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Larry Ashley’s Tri-Five Began Life as a Honda XL600R

How to Turn a Honda XL600R Enduro Bike Into a ’57 Chevy

Jason Reiss Mar 28, 2019
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I’ve been writing automotive features for a variety of print and online publications for the better part of the last two decades. I thought I’d heard it all ... until I talked with Larry Ashley of TMI Products about this spotless, eye-catching Tri-Five, which appeared in TMI’s 2017 SEMA booth as part of the company’s strategy to display some of its newest products. Of course, our crack Super Chevy team spotted the car standing tall on display and immediately planned this feature shoot, and now that we’re able to hear the details behind the car’s acquisition, the underlying story is even more unbelievable than the car’s beauty.

Ashley is one of those motoring enthusiasts who is always looking for something new. It takes a serious machine to keep his interest for more than a couple of years. But the fact that this ’57 materialized from the ashes of a Honda XL600R enduro bike is, quite simply, astonishing.

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“I had purchased an old, 1987 Honda XL600 enduro bike to trail ride with my buddies a few years back. I paid $700 for it and rode it for three seasons,” he says. After three years of playing with the enduro machine he decided it was time for a new toy. Enter a friend who had received a 1969 Mercury Cougar, which had been received in trade for work performed on another person’s car.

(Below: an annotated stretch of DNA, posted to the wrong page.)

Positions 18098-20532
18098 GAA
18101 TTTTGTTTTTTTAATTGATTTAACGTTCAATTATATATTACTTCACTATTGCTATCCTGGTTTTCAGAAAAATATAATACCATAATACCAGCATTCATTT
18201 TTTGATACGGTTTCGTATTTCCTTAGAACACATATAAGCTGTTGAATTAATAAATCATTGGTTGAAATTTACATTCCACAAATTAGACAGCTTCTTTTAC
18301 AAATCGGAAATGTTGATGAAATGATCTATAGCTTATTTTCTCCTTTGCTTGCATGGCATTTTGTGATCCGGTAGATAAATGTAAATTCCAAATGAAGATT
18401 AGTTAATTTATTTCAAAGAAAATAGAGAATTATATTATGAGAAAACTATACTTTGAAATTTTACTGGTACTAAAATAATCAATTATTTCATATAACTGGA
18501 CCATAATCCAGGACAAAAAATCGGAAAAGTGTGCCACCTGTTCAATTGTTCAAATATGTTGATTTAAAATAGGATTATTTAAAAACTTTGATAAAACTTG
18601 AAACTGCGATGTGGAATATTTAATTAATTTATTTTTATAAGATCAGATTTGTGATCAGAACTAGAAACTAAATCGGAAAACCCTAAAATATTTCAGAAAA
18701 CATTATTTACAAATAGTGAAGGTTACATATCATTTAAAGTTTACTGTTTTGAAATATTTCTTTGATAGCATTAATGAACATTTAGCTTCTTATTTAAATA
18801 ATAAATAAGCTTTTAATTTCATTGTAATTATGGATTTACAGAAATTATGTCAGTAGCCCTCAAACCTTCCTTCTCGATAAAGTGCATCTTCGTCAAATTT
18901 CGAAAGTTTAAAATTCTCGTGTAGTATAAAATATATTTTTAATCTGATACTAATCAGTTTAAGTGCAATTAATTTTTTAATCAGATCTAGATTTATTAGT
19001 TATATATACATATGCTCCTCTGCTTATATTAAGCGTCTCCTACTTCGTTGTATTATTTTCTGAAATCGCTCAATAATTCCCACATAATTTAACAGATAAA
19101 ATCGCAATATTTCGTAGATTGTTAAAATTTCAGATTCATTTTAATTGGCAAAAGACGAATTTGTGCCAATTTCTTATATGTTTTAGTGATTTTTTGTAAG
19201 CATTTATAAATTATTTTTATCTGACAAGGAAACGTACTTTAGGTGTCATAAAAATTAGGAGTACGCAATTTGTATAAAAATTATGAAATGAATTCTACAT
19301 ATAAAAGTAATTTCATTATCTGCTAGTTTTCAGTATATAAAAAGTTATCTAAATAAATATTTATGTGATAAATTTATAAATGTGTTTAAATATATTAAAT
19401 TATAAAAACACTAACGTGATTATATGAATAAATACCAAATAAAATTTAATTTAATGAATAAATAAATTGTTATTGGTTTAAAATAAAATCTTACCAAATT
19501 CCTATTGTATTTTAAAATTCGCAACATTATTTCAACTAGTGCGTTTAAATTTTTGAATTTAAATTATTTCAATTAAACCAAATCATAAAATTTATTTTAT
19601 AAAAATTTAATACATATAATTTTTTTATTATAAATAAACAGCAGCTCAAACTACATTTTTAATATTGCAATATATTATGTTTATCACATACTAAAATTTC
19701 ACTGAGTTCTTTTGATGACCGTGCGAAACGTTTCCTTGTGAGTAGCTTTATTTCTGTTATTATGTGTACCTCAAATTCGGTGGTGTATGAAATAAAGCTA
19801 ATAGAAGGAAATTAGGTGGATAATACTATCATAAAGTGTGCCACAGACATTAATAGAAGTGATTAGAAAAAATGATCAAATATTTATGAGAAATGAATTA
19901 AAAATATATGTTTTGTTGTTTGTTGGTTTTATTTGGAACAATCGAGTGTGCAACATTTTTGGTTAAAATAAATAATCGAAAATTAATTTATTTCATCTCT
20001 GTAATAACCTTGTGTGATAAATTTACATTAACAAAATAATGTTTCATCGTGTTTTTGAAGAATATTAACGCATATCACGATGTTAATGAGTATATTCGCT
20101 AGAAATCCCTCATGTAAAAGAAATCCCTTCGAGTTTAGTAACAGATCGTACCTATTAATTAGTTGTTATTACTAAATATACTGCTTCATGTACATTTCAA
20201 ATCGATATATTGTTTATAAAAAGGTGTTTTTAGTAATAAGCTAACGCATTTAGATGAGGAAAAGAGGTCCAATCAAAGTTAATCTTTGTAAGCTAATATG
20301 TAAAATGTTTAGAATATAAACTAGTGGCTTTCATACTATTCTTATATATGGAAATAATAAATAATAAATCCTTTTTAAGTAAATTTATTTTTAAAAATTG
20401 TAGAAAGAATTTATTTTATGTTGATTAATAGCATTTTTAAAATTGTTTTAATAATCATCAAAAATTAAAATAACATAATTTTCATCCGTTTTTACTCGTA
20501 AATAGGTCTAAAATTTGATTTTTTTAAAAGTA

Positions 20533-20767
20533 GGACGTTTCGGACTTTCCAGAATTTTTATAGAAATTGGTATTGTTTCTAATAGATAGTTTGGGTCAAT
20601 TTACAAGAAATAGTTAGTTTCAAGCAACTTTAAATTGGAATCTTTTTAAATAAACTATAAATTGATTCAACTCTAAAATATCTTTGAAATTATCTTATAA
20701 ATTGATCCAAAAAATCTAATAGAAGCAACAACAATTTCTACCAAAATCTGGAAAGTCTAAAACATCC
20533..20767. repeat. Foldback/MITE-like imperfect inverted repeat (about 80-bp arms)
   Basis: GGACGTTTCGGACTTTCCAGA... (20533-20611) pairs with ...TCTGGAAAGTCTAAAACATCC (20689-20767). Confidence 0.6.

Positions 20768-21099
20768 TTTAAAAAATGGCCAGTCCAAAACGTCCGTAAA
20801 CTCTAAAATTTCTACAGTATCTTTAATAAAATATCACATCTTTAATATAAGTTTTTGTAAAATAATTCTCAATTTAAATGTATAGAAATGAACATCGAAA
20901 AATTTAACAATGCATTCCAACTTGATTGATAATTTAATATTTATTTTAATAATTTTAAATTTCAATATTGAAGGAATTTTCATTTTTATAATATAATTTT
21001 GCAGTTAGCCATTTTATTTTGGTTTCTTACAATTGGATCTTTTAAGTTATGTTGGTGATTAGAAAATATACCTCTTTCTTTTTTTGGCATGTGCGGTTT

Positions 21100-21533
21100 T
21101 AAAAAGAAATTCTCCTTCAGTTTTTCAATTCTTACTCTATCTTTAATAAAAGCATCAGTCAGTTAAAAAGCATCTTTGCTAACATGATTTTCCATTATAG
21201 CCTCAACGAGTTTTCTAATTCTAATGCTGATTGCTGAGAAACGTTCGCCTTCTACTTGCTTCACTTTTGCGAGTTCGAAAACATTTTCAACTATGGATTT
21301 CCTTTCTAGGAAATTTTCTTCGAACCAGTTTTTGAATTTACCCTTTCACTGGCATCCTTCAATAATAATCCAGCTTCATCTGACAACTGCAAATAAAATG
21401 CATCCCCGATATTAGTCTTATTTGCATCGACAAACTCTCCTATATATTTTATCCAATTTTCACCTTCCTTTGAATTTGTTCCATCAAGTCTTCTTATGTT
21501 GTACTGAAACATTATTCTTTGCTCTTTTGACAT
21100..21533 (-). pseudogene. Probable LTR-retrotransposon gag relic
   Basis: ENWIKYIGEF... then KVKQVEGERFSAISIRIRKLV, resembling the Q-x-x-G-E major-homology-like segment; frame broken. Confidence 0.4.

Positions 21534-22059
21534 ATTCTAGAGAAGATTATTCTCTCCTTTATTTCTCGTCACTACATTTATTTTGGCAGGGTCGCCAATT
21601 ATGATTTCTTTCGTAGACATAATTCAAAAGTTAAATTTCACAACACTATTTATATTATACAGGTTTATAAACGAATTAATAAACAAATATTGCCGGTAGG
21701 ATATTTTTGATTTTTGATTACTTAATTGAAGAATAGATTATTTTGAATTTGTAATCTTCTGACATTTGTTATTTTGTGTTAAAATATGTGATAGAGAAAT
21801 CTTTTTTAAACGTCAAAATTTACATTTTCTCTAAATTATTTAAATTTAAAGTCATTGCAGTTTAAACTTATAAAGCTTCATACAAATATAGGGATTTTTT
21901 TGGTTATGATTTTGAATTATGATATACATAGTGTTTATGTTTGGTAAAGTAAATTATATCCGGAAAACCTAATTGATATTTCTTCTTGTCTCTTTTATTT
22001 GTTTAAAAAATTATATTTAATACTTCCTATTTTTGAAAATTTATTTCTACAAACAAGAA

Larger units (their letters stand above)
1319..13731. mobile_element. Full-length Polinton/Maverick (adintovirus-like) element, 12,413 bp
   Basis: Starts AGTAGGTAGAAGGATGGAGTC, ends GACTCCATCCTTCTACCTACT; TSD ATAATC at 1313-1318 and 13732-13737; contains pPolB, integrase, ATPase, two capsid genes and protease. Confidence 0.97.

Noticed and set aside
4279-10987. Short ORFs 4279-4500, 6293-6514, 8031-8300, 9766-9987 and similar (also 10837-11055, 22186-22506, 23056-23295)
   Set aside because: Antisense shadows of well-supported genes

“I saw it and knew I had to have it. The only problem I had was that I didn’t have any money. So I simply asked him if he would do a straight trade for my dirt bike. The next thing you know I am running home, grabbing the bike, and throwing it in the trailer and now I am the new owner of a ’69 Cougar,” Ashley recounts.

I’m pretty sure you can see where this is going by now. But the story doesn’t end there; not by a long shot, in fact. Ashley had previously built a Pro Tourer from a 1968 Mustang. After a short period of time he realized that the newly acquired Cougar was quickly turning into the same project. Then he went to SEMA in 2014 and came across a bagged and fully done ’74 F-100 pickup truck and immediately knew what the next project would be.

“I knew that was my destiny. I came back from SEMA and went straight to Craigslist and started looking at F-100s. I sent an email to a guy who was selling a ’70 F-100 asked if he was interested in trading for my Cougar. Well, the next day I was the proud new owner of an F-100,” says Ashley.

The truck became a TMI Products build for the 2015 SEMA Show and not long after a friend asked him when he was going to tackle a Tri Five build. Ashley, whose only real familiarity with Tri-Fives was way back in high school when a well-to-do friend received one for his 16th birthday, started dreaming and scheming.

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“I came across a listing for a ’57 coupe and in the ad the guy had listed the possible cars he would trade for. Guess what? An F-100 was listed so I sent the guy a text with a pic of my SEMA F-100 and asked if he would be interested. He asked if it was the truck that was currently in Classic Trucks magazine, and I replied, yes. The next thing I know, he trailers this Bel Air up from San Diego, we look at pink slips, verify VINs, and 30 minutes later I’m the new owner of a ’57 Bel Air,” he says.

The ’57 was subsequently turned into one of TMI’s 2017 SEMA display vehicles designed to show off the company’s Tri-Five product line. Covered in a mixture of a Lexus Eminent Pearl White and Ford Royal Maroon with bronze trim, the car certainly stands out from the crowd.